Types of Distinguished Professorships at Duke University
The Faculty Handbook (Chapter 4), begins its discussion of distinguished professorships as follows: “The university bears special witness to its intellectual commitment through its program of distinguished professorships. Appointment to a named chair is the highest honor the university can bestow upon a member of its faculty."
James B. Duke Professorships
Individually named chairs
Interdisciplinary University Professorships
University Distinguished Service Professorships
Establishing Eponymous (unfunded) named professorships
Consistent with the Trustees 1983 policy (followed in 1998 and again in 2002 when the list of eponyms for the Fuqua School was forwarded to the Board of Trustees for approval), the fundamental guidelines for selection of potential eponyms are as follows:
- That, as stipulated in the 1981 Board of Trustees resolution, eponyms honor persons who have been deceased at least ten years.
- That there be no reasonable chance of ever establishing a funded chair in the same name.
- That the names be selected, in order of preference, from among:
- Former members of the respective school and Duke University faculties.
- Former Trustees and officers of the respective school and Duke University.
- Distinguished alumni of the respective school and Duke University.
- Dedicated benefactors of the University.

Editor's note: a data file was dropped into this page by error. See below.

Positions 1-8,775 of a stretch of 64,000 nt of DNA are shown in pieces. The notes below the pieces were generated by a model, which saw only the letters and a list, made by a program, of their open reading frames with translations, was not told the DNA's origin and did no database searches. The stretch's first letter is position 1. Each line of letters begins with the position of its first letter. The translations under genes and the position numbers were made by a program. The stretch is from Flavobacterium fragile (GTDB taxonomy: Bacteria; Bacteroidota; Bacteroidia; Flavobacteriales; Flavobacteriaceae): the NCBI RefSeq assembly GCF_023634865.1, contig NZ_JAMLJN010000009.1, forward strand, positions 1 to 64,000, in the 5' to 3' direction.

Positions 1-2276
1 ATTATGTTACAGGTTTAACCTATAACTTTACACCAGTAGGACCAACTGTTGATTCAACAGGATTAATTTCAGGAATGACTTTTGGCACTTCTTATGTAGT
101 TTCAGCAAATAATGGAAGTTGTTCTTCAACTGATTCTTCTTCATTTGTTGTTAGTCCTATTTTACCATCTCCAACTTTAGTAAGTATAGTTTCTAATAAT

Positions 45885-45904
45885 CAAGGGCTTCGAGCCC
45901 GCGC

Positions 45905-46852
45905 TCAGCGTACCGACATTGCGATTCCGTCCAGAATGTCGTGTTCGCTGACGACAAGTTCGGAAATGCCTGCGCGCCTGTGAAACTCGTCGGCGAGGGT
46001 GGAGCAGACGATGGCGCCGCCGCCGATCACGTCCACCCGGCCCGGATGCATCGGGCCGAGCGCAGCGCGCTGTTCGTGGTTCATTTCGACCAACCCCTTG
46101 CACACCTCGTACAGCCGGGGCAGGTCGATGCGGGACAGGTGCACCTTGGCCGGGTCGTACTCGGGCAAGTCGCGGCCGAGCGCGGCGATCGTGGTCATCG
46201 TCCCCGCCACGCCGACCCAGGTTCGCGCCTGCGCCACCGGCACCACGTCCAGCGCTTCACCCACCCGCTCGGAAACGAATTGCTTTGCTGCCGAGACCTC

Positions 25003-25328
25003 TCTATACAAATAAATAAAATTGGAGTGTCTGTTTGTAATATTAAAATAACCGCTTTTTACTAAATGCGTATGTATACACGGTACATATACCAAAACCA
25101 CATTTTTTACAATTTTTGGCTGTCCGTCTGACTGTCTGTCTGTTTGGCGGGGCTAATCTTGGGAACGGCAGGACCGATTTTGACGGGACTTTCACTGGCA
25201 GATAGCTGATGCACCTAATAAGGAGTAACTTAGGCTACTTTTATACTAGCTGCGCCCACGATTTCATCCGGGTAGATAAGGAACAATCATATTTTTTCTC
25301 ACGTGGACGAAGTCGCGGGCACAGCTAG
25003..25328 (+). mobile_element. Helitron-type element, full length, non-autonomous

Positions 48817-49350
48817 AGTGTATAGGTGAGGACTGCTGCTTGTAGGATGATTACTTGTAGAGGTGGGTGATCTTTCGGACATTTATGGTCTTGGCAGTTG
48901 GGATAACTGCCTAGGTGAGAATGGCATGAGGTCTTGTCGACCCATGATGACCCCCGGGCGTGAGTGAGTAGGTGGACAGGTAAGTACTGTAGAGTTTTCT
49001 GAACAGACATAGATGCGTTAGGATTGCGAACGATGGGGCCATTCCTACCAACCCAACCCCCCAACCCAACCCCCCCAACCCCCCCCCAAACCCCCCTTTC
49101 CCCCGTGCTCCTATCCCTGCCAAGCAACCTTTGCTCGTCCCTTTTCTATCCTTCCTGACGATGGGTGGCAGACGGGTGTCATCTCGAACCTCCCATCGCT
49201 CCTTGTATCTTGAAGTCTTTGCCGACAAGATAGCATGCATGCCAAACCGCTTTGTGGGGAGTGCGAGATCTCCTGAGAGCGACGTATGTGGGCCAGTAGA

The Dean (or a representative who is especially knowledgeable about those distinguished or influential individuals who have had an impact on the respective school and its history) provides the Provost with a set of suggested names, together with comprehensive biographical information (year of birth, year of death, professional achievements and Duke contributions) for each of the proposed eponyms. It is especially helpful if the list of proposed eponyms is ordered in some rough priority ranking, with the ones considered most important to the school’s goals at the top of the list. The list of proposed names and the biographical information are required in order to initiate the process of establishing sufficient eponyms for the school to last for the next five years.
The University Archivist may be able to assist deans and their staff in locating relevant biographical details and also to ensure that the biographical details and also to ensure that the biographical information is both correct and comparable to that submitted by other schools for eponyms.
After vetting the suggested names, the Provost forwards the list to the Academic Affairs Committee of the Board of Trustees for its consideration. Subsequently, the individual names approved by the Academic Affairs Committee are forwarded to the Board of Trustees for final approval.
The Handbook continues to describe these various professorships and to outline the procedures used in evaluating faculty for them. It concludes by noting that “in cases where a faculty member is being considered simultaneously for an appointment at Duke and a distinguished professorship, the Provost's Advisory Committee on Appointment, Promotion, and Tenure (or its equivalent in law, clinical sciences, and nursing) is asked to consider the appointment to a tenured full professorship before consideration of the case for a named chair by any Distinguished Professorships Committee.”
Rules for selecting distinguished professorships can be found at: http://provost.duke.edu/wp-content/uploads/Distinguished_Professorships_...
Once a distinguished professorship is approved by the Provost or the Provost’s APT committee, it is then submitted to the Trustee’s List for Board Approval. Once it is approved the Faculty Affairs Office assigns the professorship into SAP.